Mud Island residents frustrated about proposed Greenbelt Park dock
MEMPHIS, Tenn. (WMC) - If you build it, they will come. For some residents on Mud Island, that could be a real problem.
The City of Memphis wants to expand the boat dock in Greenbelt Park on the north side of the island to accommodate more riverboats. This would be good for tourism, but neighbors worry it will be bad for their quiet little community.
Beale Street Landing, where riverboats that stop in the Bluff City are supposed to dock, is too small to handle the increased number of riverboat companies that want to make Memphis a stop on their Mississippi River itineraries.
The landing is also in need of repairs right now. Viking Cruises, which just launched a Memphis service, is also encouraging the city to create more dock space.
During a public meeting with city leaders Monday night, Mud Island residents said opening up a commercial dock to increased activity could create headaches for those who live on the island.
While the meeting was going on inside the Cannon Center, riverboat workers from the American Symphony were at the north end dock, running fire hoses up the ramp, over the grassy hill, and to a fire hydrant in order to resupply the freshwater onboard the boat.
The American Cruise Line vessel was forced to dock by Greenbelt Park on Monday because the Beale Street Landing dock is closed due to how shallow the river has gotten.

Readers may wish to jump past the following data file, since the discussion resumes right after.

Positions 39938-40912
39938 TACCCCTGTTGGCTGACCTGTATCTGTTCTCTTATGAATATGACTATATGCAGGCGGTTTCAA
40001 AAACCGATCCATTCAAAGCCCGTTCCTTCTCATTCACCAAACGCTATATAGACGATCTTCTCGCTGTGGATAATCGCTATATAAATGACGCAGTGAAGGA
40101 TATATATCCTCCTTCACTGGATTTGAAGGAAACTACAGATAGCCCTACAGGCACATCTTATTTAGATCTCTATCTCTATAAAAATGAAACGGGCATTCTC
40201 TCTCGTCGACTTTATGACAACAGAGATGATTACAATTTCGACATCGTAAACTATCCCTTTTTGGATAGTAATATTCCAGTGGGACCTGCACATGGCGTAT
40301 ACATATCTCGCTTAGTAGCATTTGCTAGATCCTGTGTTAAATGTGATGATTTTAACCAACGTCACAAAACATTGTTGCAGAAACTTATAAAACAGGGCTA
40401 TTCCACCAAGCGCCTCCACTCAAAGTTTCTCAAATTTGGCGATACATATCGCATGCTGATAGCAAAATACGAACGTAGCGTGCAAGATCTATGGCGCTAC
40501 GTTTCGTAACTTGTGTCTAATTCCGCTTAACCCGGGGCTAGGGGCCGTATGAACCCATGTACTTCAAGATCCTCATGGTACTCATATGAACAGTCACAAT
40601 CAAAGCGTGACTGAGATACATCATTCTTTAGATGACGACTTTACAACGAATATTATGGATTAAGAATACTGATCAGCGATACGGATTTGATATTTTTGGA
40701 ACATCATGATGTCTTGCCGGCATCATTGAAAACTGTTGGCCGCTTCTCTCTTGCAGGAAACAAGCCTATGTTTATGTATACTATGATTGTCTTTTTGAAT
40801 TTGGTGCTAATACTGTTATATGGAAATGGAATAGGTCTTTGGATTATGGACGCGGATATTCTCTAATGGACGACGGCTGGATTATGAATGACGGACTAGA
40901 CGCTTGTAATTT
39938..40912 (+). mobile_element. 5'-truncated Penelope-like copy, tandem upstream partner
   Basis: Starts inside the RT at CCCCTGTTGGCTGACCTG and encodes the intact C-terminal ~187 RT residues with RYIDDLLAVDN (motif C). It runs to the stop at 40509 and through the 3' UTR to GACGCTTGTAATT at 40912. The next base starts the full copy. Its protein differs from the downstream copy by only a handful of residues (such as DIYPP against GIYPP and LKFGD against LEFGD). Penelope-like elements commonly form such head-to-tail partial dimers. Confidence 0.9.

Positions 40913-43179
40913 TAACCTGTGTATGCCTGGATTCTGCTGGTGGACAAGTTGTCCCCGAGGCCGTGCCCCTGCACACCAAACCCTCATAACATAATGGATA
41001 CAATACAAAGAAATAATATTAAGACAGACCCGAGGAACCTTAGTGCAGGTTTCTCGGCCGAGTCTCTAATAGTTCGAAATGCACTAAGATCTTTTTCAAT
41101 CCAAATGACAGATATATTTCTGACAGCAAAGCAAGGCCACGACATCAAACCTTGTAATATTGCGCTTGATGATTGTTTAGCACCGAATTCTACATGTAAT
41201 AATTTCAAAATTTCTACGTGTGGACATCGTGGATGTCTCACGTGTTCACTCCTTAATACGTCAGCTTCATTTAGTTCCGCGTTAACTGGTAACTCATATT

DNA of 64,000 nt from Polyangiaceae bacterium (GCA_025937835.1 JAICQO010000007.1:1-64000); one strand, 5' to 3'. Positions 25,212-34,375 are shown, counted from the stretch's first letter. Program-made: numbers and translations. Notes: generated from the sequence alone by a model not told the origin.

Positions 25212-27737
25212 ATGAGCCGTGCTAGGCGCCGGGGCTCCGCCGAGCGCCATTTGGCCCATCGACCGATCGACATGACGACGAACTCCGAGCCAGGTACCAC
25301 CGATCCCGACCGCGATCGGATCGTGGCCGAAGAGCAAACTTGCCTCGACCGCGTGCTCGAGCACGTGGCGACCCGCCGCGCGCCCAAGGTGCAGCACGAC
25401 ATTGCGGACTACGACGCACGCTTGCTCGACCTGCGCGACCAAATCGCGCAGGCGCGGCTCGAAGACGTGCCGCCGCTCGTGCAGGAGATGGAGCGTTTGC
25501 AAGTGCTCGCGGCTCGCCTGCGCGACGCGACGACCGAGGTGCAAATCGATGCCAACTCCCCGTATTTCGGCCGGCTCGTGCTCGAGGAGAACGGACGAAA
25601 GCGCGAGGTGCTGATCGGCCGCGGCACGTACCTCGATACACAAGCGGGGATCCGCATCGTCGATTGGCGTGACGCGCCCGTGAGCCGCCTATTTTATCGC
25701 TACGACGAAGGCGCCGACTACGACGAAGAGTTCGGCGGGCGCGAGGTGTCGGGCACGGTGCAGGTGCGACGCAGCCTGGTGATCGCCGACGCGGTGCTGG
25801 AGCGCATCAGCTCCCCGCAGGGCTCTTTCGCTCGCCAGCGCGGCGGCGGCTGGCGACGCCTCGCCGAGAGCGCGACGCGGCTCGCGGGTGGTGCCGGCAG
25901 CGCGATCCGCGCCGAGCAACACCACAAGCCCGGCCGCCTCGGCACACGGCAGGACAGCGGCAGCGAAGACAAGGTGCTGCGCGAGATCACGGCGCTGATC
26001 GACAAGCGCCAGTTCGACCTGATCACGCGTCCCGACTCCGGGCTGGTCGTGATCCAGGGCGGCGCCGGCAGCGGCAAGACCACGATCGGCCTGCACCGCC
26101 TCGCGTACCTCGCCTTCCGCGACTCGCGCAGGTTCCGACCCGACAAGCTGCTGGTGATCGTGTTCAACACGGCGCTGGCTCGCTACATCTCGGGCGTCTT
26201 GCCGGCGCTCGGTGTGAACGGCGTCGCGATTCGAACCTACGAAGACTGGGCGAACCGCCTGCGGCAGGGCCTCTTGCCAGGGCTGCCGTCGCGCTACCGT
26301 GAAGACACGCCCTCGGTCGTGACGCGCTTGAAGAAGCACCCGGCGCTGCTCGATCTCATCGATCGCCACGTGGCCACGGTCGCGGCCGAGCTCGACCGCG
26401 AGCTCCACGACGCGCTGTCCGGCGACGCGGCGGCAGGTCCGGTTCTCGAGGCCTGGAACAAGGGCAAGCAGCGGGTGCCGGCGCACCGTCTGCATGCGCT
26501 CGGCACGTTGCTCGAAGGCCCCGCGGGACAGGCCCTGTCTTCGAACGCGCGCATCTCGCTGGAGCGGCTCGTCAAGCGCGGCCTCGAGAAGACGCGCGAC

”The water level is really affecting docking,” riverboat worker Lewis Thompson said. “It takes longer for the gangway to get down, and sometimes, it might be hard to actually get to the place.”
Right now, riverboats have to tie up on the trees and position the boat’s gangway on the concrete ramp. It’s not easy for the workers, and it’s less than desirable for passengers to disembark this way.
While employees hustled to resupply the boat, Mud Island residents got their first look at the city’s $6.5 million plan to turn the existing dock into a modern facility with amenities for riverboat passengers and for those who use Greenbelt Park.
Many homeowners were upset the meeting wasn’t better publicized.
“This is a last-minute thing. This is really important,” said Shawn Danko, owner of the Kooky Canuck restaurant. Danko represents 10 Downtown homeowners’ associations (HOAs).
“There are 1,643 households on Mud Island, and people are trying to scramble to get to this meeting,” he said.
The primary concern mentioned: increased traffic as a result of tour buses moving passengers to and from the riverboats.
The main road on Mud Island is a two-lane, heavily used by pedestrians and cyclists as they cross to the walking paths along the river.
”There’s three crosswalks that are already hard to get people to stop for,” Todd Dudley said. “To add more buses, potentially, is really troubling.”
City officials assured community members nothing is set in stone yet.
”We’re going to be listening. We haven’t started anything,” said Robert Knecht, director of public works. “There’s no construction. We haven’t bid anything. So, we perceive starting in the next three months.”
Both Memphians and riverboat workers are now waiting on a dock plan that won’t leave them high and dry.
”I realize tourism is good,” said Mud Island resident Myron Graves. “They need a place to put the boats. More conversation and talking to the folks it affects is probably the way to go, though.”
The city says more community meetings will be held with stakeholders.
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